February 18, 2008, 7:36 am CST

Is there such thing?

Hmm...let's see here..


Both parents are alcoholics, older brother-alcoholic-younger brother-drug addict- younger sister-drug addict and me, the second oldest, a recovering compulsive gambler-recovering alcoholic...


Whew just writing that out makes me want to find the nearest bridge and be done with it. I watched my parents for 2 decades drink, fight. and forget they even had kids. I grew up doing just what I learned and it has taken so long to learn new ways of living. Sometimes I honestly believe it is impossible. Add abuse by two alcoholic grandfathers to the mix of crap I have had to deal with and staying in recovery gets harder.


It is a day to day constant battle with demons I never invited into my life to begin with. Taking responsibility for my actions is about the only thing I have going in my favor. LOL Of course I still like to lean against "It's all their fault I turned out the way I did."


Yeah well life goes on and I will stay sober and not roll the dice again or I won't. Either way life continues to be a struggle.

February 18, 2008, 7:47 am CST

I was addictived to credit cards

Like this woman who has a drinking problem I had a addiction myself to credit cards and like alcochol it can tear famiiles apart my relationship and I'm being put to the test myself with my brother and sisters

right now and it's in terribble danger of being destroyed beacause of my addiction and she better open her eyes and her heart I know from experience her and my health phyacal,emotionaly, and men mentally is in terribble danger she has got to understand she can hurt not only her famliy, but someone else for me i was thousands of dollars of in debt because of credit cards and thanks to my brothers warnings and my doctors  I'm scared very scared to death and I can tell STOP IT STOP DRINKING RIGHT NOW before it is to late or like me lose everything you have your home,money,health,and most of all your family I wish I could meet you and tell you what it is like being addictive to someting from experience about being it grave danger of losing your family.

February 18, 2008, 8:21 am CST

02/18 "Sober Up or Else!"

I clicked on the "alcoholism quiz" link. And, noticed that there weren't any questions, just "yeses" and "noes" to check off. Dr Phil's staff needs to look into this.
Anyway, is there really that much difference between "social" drinking and alcoholism? How many alcoholics started out as "social" drinkers?  In their teens, even? To fit in?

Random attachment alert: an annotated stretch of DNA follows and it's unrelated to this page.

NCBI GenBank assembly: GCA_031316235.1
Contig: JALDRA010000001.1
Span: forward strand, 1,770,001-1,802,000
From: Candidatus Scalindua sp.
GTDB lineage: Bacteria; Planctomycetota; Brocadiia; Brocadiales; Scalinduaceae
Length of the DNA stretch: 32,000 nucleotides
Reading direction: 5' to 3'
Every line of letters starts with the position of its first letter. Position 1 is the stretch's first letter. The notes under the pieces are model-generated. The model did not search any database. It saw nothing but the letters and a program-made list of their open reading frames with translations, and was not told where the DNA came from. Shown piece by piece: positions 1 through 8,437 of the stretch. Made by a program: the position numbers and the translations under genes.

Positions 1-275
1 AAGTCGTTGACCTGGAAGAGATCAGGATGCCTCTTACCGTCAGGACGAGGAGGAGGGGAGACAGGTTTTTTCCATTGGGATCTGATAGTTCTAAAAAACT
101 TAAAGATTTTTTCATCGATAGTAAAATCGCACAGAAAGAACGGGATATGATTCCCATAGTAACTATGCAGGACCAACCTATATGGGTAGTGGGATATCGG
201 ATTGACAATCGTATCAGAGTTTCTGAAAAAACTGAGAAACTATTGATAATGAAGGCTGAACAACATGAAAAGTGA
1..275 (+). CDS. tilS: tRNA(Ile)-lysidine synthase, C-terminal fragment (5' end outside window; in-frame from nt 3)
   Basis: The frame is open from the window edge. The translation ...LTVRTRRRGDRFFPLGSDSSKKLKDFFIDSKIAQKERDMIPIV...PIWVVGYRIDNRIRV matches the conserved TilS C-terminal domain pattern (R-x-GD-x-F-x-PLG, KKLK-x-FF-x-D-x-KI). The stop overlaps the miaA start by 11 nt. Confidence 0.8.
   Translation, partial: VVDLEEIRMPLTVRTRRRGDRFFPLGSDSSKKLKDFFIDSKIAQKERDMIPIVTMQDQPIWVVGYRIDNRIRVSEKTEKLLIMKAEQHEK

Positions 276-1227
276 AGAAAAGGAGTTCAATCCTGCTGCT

And, at any age, "social" drinking can be problem drinking. Even if it's just weekend binge drinking, it's bad for the brain. And, liver.

February 18, 2008, 8:41 am CST

I pray for you to educate yourself.....

Quote From: loveanime


I have no tolerance for people who abuse themselves with drink AND drugs.  My youngest brother was both an alcoholic and drug addict.  At the tender age of 43 had to get an emergency heart operation.  It ended up with him getting a quadruple heart bypass.  He's 54 now.  He doesn't do drugs or alcohol since then because the doctor told him he won't get a second chance. He still smokes though and drinks several cokes a day.  Got quite a pot belly on him that one.


I worked for a gas station that sold beer and believe me it brought in all of the undesirable element.  There's nothing worse than telling a person who's had one two many and trying to buy beer that they can't have anymore.  I refuse them of course but, oh, the grief I get from them.  I would follow them outside and if they got behind the wheel of a car I immediately would call the police and give them the license number of the vehicle.  I am, if nothing else, a conscientious person.  I would think of the innocent people out there in their cars and some drunk behind the wheel. 


Despite all the DUI laws there will always be people drinking and driving.  Because there are people out there who think of no one but themselves and think nothing of putting their lives and the lives to others in danger.  I really don't know what we can do to stop drunks from driving short of  installing those devices in vehicles that can detect the scent of alcohol and therefore preventing someone drunk from driving.  Some people would argue it violates the rights but what about the right of others to drive without the fear of drunk drivers.  I feel that the needs of the many outweigh the needs of the idiotic few.


Hope that mother chooses her family over the booze.  Booze cannot love you or keep you warm at night.



  I don't think you understand that no one wants to be an alcholic.....In reading your perspective it seems you think that a person just wakes up one morning and says to themselves,"Well, hell you know I think I will go get drunk today, and everyday until I have lost everyone and everything in my life that I love.  Alcholisim is an addiction.  It is a disease and has been proven over and over that it is also genetic.  I agree that the addict must want to help themselves and must do it only for their own health.  Search your heart for some sort of empathy.........not sympathy.........have some compassion for mankind.  .  By the way, what your brother did took strength and detirmination no matter how or what it took to open his eyes.  I am proud that your brother is still sober today.  So what if he has a pot belly or drinks a coke.  SURE BEATS A BEER!!!